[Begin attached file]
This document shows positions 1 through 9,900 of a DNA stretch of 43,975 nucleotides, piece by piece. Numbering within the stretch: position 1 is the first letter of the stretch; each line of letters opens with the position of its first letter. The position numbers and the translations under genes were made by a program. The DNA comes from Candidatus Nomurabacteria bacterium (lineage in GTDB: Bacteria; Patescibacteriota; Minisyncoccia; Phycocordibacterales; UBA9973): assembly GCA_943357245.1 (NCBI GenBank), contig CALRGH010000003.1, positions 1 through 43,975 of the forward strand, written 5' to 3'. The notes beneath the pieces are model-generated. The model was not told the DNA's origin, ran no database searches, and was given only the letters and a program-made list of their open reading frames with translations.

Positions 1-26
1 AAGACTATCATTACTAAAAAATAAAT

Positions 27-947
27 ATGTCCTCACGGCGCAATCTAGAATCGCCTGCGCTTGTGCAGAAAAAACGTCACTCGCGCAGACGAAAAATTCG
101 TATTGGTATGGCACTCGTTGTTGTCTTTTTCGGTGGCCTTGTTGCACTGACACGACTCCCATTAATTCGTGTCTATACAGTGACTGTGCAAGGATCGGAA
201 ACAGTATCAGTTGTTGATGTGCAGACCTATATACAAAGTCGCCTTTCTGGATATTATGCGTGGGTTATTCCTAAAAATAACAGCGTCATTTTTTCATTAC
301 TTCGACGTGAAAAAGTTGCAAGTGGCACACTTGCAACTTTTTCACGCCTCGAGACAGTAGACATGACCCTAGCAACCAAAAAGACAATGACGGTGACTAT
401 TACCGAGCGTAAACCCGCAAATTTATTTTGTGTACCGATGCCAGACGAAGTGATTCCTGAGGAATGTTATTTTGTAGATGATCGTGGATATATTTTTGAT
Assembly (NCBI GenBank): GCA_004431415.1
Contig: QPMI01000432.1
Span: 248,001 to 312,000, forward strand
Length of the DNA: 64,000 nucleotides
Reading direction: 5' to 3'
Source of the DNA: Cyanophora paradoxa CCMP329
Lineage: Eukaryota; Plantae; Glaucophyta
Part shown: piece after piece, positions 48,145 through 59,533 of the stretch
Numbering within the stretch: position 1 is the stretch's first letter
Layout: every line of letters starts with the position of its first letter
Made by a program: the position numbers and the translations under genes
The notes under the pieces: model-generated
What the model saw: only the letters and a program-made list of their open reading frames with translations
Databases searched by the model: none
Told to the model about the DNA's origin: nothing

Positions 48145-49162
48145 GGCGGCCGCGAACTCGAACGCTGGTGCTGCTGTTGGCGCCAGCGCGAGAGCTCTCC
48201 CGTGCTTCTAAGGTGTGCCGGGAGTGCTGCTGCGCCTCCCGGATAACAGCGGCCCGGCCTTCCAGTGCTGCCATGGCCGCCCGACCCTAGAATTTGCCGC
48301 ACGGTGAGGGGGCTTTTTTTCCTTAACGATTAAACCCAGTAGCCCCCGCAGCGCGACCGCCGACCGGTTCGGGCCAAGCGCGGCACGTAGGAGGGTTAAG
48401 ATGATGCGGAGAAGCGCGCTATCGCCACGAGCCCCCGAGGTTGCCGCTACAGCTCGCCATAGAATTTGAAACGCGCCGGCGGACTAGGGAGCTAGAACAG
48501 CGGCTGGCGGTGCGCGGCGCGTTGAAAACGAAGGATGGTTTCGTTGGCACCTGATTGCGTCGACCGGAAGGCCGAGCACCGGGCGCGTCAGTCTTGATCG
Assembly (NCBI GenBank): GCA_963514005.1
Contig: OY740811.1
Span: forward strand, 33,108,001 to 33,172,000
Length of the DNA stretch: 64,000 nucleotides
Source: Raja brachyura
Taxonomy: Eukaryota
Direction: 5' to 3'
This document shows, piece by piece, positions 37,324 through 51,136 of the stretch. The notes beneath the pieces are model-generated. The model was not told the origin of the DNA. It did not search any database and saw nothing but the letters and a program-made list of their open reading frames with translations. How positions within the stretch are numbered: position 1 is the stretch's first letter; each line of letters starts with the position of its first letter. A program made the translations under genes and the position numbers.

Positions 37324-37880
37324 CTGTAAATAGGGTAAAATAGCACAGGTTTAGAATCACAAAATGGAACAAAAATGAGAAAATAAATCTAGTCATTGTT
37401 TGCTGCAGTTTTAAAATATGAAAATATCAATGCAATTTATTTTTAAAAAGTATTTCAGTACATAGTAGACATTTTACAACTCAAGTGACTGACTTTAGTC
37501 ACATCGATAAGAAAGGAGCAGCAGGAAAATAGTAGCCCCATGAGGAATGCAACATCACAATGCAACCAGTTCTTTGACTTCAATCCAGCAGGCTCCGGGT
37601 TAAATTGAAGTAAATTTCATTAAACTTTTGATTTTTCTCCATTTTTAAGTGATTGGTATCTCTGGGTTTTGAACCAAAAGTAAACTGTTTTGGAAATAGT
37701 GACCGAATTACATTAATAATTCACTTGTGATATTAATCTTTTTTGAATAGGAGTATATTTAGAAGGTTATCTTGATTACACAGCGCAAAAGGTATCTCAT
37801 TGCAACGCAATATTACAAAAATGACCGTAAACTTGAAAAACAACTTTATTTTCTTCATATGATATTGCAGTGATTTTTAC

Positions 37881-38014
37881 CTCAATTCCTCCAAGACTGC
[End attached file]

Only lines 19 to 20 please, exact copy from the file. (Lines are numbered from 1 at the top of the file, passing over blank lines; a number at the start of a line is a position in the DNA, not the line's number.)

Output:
Layout: every line of letters starts with the position of its first letter
Made by a program: the position numbers and the translations under genes